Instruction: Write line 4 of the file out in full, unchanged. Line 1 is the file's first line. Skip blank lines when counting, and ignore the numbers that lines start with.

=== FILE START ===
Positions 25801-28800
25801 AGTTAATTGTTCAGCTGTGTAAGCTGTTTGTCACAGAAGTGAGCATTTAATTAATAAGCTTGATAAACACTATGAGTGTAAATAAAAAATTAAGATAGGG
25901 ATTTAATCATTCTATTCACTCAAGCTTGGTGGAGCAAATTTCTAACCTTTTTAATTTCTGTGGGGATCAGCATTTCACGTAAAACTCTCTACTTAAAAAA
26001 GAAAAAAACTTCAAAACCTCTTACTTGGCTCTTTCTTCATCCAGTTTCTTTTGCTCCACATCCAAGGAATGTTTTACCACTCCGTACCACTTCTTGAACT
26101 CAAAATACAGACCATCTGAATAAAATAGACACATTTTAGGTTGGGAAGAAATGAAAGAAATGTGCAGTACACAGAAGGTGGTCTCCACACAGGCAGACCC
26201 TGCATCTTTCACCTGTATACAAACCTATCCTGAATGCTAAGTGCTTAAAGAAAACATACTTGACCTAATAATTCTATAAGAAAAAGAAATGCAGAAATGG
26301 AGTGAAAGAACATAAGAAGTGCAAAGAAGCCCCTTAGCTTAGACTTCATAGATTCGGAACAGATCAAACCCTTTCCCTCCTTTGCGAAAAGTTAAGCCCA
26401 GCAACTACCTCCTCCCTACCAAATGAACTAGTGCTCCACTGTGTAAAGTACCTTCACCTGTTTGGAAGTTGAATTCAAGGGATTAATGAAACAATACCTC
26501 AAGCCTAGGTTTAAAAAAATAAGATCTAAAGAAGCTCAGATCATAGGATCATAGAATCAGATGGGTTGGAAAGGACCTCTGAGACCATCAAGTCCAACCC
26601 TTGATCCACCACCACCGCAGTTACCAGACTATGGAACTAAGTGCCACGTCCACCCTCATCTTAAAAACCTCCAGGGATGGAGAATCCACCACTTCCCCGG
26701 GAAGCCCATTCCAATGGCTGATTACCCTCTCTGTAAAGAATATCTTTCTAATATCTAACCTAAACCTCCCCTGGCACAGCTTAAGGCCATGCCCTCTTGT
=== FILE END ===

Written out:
26001 GAAAAAAACTTCAAAACCTCTTACTTGGCTCTTTCTTCATCCAGTTTCTTTTGCTCCACATCCAAGGAATGTTTTACCACTCCGTACCACTTCTTGAACT